Hey Steve, just a quick question.. Do you think Randy Levine will be the guy who throws Ca$hman under the bus when the Steins look for a return on their investments if this team doesn’t make the Playoffs?.. The Yankees for the first time since George bought them are about to loss stadium revenue. That has happen all buy one time, the first year Geroge bought the team….

    10. June 24th, 2009 | 2:02 pm

      Randy Levine? Is he still around?

      Personally, I would bet that Cashman has positioned himself as Hal Stein’s Concubine by now, and that makes him safe from ever getting the blame on things. After all, the “C” in Cashman stands for “CYA.”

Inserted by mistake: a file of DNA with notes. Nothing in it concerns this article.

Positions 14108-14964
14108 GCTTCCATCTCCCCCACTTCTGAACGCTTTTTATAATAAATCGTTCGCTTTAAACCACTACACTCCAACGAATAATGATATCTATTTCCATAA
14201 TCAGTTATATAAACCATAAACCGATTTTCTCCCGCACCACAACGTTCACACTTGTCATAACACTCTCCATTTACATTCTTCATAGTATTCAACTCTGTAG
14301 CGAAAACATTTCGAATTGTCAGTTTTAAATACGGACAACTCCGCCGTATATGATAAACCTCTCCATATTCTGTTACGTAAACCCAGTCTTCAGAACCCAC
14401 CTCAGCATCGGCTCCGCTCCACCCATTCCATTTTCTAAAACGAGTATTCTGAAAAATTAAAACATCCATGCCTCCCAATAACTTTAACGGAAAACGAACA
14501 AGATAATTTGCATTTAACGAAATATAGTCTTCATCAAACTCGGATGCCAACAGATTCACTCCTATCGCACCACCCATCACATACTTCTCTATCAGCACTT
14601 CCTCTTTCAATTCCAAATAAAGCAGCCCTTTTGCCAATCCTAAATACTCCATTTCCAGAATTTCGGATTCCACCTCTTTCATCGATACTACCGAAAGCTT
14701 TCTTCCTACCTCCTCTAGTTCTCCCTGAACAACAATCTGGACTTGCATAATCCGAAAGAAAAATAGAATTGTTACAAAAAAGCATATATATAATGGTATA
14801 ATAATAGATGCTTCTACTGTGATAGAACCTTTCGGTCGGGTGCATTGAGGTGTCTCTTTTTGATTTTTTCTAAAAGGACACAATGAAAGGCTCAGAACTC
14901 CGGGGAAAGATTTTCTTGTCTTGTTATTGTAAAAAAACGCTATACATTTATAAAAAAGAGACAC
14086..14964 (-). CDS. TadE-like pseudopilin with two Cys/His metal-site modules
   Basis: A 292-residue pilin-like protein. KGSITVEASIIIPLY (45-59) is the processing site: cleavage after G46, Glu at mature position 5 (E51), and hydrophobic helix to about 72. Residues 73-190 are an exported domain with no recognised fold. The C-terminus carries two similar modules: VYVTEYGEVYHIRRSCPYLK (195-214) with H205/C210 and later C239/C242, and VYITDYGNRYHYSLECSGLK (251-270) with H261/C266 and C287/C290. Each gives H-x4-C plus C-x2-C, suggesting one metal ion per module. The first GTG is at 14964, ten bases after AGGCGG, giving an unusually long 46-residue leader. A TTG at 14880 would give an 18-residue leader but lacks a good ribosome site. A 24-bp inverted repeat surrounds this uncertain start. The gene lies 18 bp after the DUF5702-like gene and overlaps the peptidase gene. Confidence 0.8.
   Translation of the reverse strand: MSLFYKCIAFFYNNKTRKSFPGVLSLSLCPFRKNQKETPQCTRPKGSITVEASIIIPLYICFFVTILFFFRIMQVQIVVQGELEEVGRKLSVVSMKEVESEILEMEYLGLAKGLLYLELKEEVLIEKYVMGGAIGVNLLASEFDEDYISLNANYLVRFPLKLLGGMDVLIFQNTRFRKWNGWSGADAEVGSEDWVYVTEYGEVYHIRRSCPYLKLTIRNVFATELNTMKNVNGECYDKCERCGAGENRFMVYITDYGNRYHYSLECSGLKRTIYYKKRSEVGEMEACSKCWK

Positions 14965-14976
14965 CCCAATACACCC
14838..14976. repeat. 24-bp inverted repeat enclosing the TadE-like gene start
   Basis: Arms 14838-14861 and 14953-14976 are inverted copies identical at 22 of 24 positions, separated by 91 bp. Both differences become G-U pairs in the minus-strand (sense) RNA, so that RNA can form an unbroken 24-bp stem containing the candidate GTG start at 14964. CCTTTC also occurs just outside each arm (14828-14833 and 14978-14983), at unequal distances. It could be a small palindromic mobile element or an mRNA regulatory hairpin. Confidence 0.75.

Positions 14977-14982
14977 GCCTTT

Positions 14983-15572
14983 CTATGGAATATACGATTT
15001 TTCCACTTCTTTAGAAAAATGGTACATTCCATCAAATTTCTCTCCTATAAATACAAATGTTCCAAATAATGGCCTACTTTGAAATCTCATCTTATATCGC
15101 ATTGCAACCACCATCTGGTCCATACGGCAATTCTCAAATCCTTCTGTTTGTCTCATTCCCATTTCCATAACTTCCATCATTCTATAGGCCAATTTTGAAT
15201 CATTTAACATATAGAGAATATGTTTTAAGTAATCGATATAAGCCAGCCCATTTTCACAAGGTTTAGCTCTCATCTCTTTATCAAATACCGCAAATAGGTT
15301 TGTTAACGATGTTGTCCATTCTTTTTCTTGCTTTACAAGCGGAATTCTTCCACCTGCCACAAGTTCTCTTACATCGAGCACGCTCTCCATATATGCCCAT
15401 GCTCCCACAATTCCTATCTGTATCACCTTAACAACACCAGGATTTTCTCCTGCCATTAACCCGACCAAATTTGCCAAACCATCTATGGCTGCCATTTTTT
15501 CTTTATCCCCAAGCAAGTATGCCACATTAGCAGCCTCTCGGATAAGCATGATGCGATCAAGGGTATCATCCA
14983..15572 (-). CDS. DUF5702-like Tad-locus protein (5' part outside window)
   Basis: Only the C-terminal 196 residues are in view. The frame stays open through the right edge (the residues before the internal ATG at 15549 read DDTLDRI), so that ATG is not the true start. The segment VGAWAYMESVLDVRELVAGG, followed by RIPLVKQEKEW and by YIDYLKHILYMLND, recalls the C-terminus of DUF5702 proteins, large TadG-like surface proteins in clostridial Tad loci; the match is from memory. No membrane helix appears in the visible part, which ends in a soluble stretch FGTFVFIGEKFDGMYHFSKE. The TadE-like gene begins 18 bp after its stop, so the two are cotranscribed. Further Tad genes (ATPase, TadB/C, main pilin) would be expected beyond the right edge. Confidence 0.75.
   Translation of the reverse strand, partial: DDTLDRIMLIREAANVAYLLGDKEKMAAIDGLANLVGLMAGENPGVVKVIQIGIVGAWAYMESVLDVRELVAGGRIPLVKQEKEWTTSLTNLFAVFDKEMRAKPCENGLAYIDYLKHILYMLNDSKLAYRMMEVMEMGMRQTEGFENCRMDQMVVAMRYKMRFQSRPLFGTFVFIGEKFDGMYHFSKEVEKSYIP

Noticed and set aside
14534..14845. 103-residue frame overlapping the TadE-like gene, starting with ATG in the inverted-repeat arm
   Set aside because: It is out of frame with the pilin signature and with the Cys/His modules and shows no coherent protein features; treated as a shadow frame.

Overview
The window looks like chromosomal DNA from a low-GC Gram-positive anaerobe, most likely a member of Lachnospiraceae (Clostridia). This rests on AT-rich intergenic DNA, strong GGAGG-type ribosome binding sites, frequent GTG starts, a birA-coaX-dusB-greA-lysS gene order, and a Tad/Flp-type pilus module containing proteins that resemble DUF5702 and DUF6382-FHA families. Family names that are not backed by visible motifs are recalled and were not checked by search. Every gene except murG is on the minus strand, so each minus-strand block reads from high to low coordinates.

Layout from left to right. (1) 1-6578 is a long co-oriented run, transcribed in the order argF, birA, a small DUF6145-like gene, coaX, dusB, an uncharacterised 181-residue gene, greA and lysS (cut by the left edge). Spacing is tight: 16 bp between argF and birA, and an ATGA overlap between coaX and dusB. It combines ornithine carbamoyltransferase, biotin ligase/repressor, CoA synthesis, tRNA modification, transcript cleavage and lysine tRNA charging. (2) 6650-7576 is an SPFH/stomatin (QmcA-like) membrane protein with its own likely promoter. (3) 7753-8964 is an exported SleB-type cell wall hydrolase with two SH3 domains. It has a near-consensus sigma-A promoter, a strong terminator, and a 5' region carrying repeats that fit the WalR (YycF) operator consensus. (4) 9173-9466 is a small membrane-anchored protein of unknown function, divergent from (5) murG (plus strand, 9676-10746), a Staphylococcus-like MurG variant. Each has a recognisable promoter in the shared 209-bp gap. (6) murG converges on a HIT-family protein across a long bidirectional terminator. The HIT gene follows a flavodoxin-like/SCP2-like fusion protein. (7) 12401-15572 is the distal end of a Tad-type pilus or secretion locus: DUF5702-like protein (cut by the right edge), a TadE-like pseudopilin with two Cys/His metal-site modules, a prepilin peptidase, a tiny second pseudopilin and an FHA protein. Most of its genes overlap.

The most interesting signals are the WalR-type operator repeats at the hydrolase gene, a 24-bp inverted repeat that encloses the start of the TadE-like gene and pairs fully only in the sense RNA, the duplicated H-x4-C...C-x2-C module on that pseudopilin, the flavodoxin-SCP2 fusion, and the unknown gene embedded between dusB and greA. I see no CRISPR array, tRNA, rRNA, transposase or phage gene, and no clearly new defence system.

11. MJ
      June 24th, 2009 | 2:12 pm

      After all, the “C” in Cashman stands for “CYA.”

    12. June 24th, 2009 | 2:22 pm
    13. MJ
      June 24th, 2009 | 2:25 pm

      Steve Lombardi wrote:

      MJ – I’m not the only one who feels this way.

      Doesn’t mean it’s not BS.

    14. June 24th, 2009 | 2:29 pm

      Your opinion vs. ours MJ. And, would you like it if we said your opinion was BS?

    15. Raf
      June 24th, 2009 | 3:43 pm

      Steve Lombardi wrote:

      Your opinion vs. ours MJ. And, would you like it if we said your opinion was BS?

      If it is, certainly. Sometimes you have to call a spade a spade 😀

      Having said that, given the political nature of front offices (and human nature in general), it would not surprise me in the least if Cashman tried to align himself with the Stein brothers. Tis the nature of the game, corporate, or otherwise.